Cannabis with an estimated street value of £625,000 has been seized by Border Force officers at the Port of Tilbury.
Officers discovered 222kg of cannabis following a search of an unaccompanied refrigerated container which had arrived at the port from Ghana.
In an attempt to evade detection, the smugglers had hidden the drugs inside sacks of cassava dough.
Border Force assistant director at Tilbury Mark Kennedy said:
The smugglers had hoped that our x-ray scanners would be unable to penetrate the dense dough and detect the blocks of drugs hidden within.
The refrigerated container added an extra challenge for my officers because it meant that much of the dough had been frozen solid, making it harder to spike the sacks to feel for anomalies.
Smugglers are always looking for new ways of hiding their illicit cargo and it is our job, as this case demonstrates, to stay one step ahead of them.
In total 67 sacks of cassava dough were individually searched. Due to the complexity of the concealment it took several days to retrieve all the drugs.
Following the seizure on 29 May by Border Force, the investigation was passed to the National Crime Agency who have today (10 June) agreed that details of the detection can be made public.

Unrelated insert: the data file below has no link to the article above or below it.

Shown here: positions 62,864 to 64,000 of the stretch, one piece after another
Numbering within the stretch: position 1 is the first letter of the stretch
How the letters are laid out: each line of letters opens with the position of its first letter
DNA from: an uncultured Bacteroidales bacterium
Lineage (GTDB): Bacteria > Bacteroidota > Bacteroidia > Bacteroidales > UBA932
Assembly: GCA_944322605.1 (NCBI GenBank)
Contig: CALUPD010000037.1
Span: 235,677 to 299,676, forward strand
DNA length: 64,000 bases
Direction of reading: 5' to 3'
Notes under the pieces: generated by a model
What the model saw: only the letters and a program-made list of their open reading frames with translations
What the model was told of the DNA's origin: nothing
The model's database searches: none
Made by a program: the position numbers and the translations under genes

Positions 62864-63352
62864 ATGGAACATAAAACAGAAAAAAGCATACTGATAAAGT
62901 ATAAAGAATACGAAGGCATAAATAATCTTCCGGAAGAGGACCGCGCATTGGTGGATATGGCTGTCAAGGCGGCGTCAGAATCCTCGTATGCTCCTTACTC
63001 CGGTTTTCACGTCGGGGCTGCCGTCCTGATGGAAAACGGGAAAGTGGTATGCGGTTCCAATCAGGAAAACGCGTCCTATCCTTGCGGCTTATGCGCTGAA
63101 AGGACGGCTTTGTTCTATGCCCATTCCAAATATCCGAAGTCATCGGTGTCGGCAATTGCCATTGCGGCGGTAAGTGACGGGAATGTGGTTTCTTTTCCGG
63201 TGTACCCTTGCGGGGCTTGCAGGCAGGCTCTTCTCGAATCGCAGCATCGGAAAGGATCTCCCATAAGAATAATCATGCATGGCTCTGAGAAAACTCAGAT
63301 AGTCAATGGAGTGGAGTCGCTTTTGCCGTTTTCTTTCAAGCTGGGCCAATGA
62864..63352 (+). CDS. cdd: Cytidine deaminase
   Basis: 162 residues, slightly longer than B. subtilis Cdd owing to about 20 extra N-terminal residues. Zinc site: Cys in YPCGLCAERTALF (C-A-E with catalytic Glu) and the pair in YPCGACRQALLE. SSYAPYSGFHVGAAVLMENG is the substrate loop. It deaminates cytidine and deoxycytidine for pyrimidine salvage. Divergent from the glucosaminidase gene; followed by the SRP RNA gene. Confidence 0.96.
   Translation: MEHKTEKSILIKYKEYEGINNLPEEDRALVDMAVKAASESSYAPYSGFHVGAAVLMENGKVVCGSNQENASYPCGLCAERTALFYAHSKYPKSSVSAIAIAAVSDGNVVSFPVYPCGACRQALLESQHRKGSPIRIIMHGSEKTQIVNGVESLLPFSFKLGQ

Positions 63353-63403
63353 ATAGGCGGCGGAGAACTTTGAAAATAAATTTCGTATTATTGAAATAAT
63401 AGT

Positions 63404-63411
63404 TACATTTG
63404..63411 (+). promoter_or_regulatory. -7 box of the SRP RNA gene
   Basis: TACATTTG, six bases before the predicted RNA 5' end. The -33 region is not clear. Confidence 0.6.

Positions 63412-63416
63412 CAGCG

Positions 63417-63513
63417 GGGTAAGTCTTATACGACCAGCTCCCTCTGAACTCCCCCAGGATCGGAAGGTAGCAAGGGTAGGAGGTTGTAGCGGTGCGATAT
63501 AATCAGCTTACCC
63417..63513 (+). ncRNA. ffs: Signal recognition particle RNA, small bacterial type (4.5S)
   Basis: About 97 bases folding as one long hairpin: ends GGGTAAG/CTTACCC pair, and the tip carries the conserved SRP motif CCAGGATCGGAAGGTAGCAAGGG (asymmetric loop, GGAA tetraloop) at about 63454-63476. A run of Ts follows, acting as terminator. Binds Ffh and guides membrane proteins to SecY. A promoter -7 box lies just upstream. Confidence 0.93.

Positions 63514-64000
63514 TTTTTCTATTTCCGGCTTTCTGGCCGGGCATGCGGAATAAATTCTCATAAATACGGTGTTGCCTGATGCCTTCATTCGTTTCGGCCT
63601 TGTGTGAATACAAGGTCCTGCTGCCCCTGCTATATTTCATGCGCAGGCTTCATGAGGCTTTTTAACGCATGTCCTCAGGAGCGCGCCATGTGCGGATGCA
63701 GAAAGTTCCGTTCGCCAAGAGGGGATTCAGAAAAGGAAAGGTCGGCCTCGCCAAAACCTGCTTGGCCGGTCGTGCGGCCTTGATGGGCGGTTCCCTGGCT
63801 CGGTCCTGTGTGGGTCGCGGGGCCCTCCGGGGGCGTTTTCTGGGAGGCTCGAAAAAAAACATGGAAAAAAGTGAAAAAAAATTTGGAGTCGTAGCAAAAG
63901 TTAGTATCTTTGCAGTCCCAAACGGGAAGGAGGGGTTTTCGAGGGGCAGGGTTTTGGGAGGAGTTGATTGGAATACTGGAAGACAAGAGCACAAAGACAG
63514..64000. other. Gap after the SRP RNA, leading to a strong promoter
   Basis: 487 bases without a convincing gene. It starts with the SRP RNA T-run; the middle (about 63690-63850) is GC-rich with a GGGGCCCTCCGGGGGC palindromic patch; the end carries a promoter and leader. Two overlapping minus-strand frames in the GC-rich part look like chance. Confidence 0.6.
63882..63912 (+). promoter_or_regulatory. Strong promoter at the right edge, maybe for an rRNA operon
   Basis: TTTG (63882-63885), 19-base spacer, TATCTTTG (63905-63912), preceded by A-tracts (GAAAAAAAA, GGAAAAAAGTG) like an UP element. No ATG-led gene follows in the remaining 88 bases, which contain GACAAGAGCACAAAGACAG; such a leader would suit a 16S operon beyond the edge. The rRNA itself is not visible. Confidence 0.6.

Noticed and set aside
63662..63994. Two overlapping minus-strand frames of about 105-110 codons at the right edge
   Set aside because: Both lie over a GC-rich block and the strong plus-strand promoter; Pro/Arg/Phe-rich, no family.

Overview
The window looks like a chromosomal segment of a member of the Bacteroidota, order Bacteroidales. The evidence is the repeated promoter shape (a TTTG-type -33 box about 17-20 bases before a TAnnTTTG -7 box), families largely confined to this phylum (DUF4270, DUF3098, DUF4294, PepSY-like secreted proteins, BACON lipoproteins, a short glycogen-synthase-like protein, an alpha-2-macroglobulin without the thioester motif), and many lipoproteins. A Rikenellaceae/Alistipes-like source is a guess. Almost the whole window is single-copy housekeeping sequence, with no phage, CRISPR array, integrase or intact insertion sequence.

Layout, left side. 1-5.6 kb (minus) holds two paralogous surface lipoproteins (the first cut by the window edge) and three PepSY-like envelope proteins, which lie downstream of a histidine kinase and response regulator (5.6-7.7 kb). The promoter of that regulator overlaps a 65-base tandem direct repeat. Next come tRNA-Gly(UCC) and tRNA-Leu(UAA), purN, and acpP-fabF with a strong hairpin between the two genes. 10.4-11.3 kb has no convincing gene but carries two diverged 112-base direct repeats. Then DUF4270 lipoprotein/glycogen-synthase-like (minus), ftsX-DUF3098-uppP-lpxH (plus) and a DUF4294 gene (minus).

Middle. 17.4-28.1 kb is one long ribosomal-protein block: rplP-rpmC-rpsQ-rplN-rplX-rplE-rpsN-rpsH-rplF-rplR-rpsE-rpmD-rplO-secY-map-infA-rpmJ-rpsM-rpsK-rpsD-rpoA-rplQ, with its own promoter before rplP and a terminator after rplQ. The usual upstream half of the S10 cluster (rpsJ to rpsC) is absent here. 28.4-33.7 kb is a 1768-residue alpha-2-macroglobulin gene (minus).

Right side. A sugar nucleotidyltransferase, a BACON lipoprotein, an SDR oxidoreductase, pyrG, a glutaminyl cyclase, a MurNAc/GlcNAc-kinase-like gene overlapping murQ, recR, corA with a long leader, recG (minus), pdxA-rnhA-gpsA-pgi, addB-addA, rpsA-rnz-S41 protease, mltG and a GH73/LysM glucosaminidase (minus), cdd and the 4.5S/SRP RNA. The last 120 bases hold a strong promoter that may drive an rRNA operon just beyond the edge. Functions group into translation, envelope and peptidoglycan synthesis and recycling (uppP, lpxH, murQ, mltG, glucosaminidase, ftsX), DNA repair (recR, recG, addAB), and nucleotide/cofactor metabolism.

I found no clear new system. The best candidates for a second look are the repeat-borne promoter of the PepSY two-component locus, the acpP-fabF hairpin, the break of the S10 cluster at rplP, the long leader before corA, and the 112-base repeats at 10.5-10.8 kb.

Mark Kennedy said:
By making this seizure, worth an estimated £625,000, Border Force officers have prevented a substantial quantity of dangerous class B drugs from ending up on the streets of the UK and put a serious dent in the profits of the criminals involved in this type of smuggling.
Border Force officers are the front line in protecting the country and play a key role in detecting illegal immigration, disrupting serious and organised crime and helping to prevent the threat of terrorism. Border Force also protects the UK’s revenue, contributing to the nation’s prosperity and growth.
They use an array of search techniques including sniffer dogs, carbon dioxide detectors, heartbeat monitors and scanners – as well as visual searches – to find well-hidden stowaways, illegal drugs, firearms and tobacco which would otherwise end up causing harm to local people, businesses and communities.
Anyone with information about activity they suspect may be linked to smuggling can call our hotline on 0800 59 5000.
Published: 10 June 2015
From: Border Force